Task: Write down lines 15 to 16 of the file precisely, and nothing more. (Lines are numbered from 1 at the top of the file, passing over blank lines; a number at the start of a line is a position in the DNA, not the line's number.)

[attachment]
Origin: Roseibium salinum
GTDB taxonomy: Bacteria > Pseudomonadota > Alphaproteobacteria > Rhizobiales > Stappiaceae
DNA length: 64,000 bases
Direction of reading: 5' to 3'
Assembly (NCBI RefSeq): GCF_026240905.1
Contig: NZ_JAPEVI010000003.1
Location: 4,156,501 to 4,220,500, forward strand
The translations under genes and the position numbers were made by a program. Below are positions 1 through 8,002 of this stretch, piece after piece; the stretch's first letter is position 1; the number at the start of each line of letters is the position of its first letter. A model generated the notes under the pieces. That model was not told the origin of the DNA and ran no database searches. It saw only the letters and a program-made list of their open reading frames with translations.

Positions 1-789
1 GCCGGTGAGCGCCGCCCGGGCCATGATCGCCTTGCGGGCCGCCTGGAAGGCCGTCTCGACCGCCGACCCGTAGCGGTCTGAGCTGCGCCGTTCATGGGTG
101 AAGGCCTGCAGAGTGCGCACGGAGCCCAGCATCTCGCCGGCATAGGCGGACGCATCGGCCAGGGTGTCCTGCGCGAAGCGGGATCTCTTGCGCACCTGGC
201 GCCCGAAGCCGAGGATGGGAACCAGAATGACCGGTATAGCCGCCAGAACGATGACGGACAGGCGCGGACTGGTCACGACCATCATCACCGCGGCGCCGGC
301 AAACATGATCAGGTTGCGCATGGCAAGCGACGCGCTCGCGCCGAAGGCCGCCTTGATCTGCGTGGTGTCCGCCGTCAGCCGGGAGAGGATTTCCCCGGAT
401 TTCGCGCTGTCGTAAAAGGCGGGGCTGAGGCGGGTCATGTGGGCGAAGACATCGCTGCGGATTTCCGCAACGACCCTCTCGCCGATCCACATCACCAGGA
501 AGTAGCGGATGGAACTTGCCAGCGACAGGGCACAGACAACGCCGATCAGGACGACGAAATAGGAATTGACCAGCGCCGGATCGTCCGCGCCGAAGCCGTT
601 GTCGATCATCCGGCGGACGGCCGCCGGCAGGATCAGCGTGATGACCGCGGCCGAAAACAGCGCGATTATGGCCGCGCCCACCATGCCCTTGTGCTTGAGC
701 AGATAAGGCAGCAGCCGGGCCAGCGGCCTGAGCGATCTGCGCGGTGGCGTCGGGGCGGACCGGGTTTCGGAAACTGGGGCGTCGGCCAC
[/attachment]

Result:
501 AGTAGCGGATGGAACTTGCCAGCGACAGGGCACAGACAACGCCGATCAGGACGACGAAATAGGAATTGACCAGCGCCGGATCGTCCGCGCCGAAGCCGTT
601 GTCGATCATCCGGCGGACGGCCGCCGGCAGGATCAGCGTGATGACCGCGGCCGAAAACAGCGCGATTATGGCCGCGCCCACCATGCCCTTGTGCTTGAGC